According to charges, Jones shot at a security guard who had pepper-sprayed him and then fired into a crowd of people. A 34-year-old woman was shot in the foot, a 41-year-old man who earlier had been shoved by Jones was shot in the wrist and the scrotum, and the security guard had a bullet go through his shirt near his left armpit. Jones has been convicted three times as an adult for drug possession and also for fleeing police and disorderly conduct.
Going after guns on the street
Through the end of July, 317 people had been shot in Minneapolis, compared with 239 during the same period last year.
“If we cannot stop this senseless gunfire,” Freeman said in a statement Tuesday, “we will at least use all of the tools available to us to try to send these shooters away for longer periods of time.”
Joe Tamburino, a defense attorney who chairs the Downtown Minneapolis Neighborhood Association, called Tuesday’s shooting of a bystander “a very predictable situation. ... I have constantly talked about the crime problem on Hennepin.”
He said the city needs dedicated patrols around bar closing time. He also cited the City Council repeal last year of an ordinance prohibiting the obstruction of sidewalks as a factor in recent problems. The council eliminated ordinances prohibiting such low-level crimes as spitting, lurking, or congregating on streets and sidewalks in groups because the rules were vague and susceptible to being used by police to disproportionately target people of color.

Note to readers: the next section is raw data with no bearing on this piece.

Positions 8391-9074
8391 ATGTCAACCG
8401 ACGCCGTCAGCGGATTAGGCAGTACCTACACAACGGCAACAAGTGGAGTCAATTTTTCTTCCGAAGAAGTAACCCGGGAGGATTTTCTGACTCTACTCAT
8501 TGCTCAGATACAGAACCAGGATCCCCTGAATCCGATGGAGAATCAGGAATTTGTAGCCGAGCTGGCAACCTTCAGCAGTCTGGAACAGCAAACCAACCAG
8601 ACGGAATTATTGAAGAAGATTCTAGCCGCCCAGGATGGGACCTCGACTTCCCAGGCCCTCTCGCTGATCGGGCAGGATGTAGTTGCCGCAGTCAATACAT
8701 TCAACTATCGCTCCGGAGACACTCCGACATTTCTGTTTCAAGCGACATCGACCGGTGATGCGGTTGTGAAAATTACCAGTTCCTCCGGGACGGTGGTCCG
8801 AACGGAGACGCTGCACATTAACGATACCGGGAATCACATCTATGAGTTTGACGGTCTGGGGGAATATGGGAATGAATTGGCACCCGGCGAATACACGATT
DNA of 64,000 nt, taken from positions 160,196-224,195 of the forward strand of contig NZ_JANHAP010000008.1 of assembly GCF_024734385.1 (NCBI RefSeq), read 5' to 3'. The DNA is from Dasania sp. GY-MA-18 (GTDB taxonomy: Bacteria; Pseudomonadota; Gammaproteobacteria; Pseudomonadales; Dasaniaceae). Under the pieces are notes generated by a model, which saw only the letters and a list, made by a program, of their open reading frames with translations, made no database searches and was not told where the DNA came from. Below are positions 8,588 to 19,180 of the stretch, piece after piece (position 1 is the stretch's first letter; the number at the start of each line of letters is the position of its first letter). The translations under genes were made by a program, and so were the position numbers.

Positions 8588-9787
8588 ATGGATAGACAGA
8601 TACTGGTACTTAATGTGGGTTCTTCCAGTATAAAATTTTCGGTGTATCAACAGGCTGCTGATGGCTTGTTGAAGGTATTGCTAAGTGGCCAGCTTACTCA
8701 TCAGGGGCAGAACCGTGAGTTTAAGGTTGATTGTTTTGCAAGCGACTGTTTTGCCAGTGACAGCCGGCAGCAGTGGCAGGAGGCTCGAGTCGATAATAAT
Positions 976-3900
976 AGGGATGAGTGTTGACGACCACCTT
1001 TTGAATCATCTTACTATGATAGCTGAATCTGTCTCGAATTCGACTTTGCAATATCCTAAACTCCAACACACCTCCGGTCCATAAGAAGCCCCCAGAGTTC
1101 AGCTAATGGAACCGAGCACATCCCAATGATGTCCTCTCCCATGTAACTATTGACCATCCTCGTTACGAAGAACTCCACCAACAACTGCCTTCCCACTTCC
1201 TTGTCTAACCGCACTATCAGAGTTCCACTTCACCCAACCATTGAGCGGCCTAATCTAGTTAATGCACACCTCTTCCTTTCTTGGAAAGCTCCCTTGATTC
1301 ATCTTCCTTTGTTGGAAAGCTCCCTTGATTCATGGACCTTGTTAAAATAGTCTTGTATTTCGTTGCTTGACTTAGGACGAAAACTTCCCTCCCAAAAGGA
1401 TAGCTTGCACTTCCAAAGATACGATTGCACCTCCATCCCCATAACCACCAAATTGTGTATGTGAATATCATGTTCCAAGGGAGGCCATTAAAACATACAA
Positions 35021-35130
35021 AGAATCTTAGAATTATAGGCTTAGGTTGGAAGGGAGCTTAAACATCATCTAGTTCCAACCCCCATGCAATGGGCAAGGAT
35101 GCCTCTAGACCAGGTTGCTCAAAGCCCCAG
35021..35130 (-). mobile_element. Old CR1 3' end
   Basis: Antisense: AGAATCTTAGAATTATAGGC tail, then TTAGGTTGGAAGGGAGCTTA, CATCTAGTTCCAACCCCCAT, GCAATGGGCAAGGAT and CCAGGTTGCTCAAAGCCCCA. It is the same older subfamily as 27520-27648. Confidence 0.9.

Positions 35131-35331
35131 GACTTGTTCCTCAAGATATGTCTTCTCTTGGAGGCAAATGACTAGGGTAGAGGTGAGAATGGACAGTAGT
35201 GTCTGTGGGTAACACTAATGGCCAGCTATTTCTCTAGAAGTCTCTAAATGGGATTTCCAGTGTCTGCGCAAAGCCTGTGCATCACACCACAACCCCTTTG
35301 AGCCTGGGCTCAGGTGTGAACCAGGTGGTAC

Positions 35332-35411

“Those of us concerned about street crime in downtown have predicted that innocent people will be shot by criminals downtown unless we crack down on the street problems,” Tamburino said, “and we were all right.”
There have been at least two other incidents since mid-May and within a few blocks of this week’s bloodshed that affected bystanders.
After bar closing on June 3, a 22-year-old woman was paralyzed after being shot in the torso while waiting in line outside Pizza Luce. Police believe a suspect fired from a vehicle on the corner of 4th Street and 1st Avenue N. The shooter has yet to be caught.
On May 13, a visitor from Britain was shot while eating at a sidewalk table outside Lyon’s Pub on 6th Street, just east of Hennepin. Two people were charged in the crime involving two groups of young men.
Arradondo said that some of Tuesday’s shooting was captured on video surveillance and his department is increasing police presence in the area in response.
Going after weapons
The chief added that his department is attacking gun violence citywide by going after weapons on the streets and gang activity. He said that so far this year, “weapon recoveries are up over 50 percent citywide compared to last year, with officers taking 654 guns off the street.”
Stranz, the witness to Tuesday’s shooting, lives in downtown’s North Loop. He said he sees how “sketchy” the scene can be around the light rail station at 5th Street and Hennepin, not far from the scenes of this week’s shootings.
Another shooting around bar closing time this week rattled a St. Paul business strip early Wednesday and left three people wounded just outside Born’s Bar on Rice Street.
A woman was shot in the leg, as was a man. Another man was shot in the hand, police said.
Police Sgt. Mike Ernster said investigators were sorting out how the three people might have known each other and what motivated the gunfire. No arrests have been announced.